Research presented at the American Heart Association’s Scientific Sessions 2017 found that compared to non-coffee drinkers, coffee drinkers had a 7% lower risk of heart failure and an 8% lower risk of stroke for each additional cup of coffee consumed per week.3 Separate research linked coffee consumption to a lowered risk of heart disease, cancer, nonalcoholic fatty liver disease, cirrhosis and diabetes.4
In the latter study, the largest risk reduction came from drinking three to four cups daily, but they suggested drinking more would likely benefit health, not harm it.
As for your brain health, increased coffee (and tea) consumption was linked to a lower risk of glioma brain tumor, such that people in the top category of coffee consumption were 91% less likely to have glioma compared with those in the bottom category.5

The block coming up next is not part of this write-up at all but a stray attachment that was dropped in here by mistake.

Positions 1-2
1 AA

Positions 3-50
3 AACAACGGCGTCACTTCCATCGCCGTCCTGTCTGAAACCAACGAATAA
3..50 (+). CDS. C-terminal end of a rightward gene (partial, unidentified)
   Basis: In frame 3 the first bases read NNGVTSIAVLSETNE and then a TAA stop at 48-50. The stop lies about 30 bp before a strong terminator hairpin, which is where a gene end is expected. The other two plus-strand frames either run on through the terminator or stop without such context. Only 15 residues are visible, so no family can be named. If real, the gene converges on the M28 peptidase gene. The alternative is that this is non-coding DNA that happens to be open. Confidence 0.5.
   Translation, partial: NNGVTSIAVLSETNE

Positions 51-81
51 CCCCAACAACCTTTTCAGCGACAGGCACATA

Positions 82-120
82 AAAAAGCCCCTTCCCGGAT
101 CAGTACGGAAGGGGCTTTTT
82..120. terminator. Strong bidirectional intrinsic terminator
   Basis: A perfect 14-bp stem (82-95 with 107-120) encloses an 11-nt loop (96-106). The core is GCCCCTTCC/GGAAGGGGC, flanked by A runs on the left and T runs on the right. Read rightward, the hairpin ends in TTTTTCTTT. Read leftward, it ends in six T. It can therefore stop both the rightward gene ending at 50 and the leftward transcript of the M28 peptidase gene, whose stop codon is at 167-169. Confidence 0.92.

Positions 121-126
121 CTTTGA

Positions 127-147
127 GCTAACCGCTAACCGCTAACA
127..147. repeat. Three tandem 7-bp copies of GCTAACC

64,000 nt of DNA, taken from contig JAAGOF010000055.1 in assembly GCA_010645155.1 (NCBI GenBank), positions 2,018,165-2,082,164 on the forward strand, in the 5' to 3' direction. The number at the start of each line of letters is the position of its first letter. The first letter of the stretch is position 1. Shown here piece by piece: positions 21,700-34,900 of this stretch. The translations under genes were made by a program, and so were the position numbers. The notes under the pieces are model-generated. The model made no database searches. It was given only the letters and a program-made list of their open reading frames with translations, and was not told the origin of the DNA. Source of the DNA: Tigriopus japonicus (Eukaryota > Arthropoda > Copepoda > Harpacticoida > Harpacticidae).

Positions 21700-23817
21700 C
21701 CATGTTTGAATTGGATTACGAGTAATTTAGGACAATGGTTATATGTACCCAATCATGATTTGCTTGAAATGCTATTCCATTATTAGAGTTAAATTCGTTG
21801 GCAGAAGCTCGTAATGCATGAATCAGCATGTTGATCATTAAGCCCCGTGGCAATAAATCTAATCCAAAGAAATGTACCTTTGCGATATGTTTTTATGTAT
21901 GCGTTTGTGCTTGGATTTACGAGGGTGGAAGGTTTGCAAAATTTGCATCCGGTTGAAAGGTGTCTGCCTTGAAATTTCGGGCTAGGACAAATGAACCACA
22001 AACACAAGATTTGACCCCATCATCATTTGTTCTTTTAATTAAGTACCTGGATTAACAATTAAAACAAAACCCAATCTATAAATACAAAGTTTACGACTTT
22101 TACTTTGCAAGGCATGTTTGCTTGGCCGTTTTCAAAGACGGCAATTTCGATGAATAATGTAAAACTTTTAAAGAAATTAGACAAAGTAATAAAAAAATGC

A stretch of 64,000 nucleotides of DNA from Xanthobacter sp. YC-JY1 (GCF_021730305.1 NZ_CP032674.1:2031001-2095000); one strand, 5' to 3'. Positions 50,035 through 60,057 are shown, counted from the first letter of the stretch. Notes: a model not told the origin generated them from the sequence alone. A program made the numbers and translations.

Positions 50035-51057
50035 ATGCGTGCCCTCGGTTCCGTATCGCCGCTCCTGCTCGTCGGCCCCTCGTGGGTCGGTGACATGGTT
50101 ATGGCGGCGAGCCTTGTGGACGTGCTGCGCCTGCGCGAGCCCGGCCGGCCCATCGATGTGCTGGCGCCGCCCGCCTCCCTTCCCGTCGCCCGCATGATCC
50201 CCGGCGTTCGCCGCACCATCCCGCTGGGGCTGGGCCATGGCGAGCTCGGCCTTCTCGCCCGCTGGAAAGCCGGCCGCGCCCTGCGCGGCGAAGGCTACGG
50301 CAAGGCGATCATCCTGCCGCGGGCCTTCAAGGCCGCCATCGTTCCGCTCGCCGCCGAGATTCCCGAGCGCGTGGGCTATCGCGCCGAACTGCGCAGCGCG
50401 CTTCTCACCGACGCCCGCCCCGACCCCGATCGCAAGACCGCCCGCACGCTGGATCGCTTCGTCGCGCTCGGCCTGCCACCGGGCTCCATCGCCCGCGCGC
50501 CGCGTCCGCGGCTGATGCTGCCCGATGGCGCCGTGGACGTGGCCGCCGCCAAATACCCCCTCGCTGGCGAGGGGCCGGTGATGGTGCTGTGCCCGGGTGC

It may help your brain function as well, with research showing that drinking one to two cups of coffee daily may lower your risk of Alzheimer’s disease and other forms of dementia, cognitive decline and cognitive impairment compared to drinking less than one cup.6
Drinking coffee may even enhance long-term memory consolidation7 and, if you drink the caffeinated variety, improve attention and alertness while decreasing your risk of depression.8 Caffeine can be a double-edged sword, with excess consumption causing adverse effects, and everyone’s tolerance to caffeine is unique.
However, most people naturally adjust their coffee consumption to avoid the jittery feeling that comes from too much caffeine. Researchers wrote in the Archives of Internal Medicine:9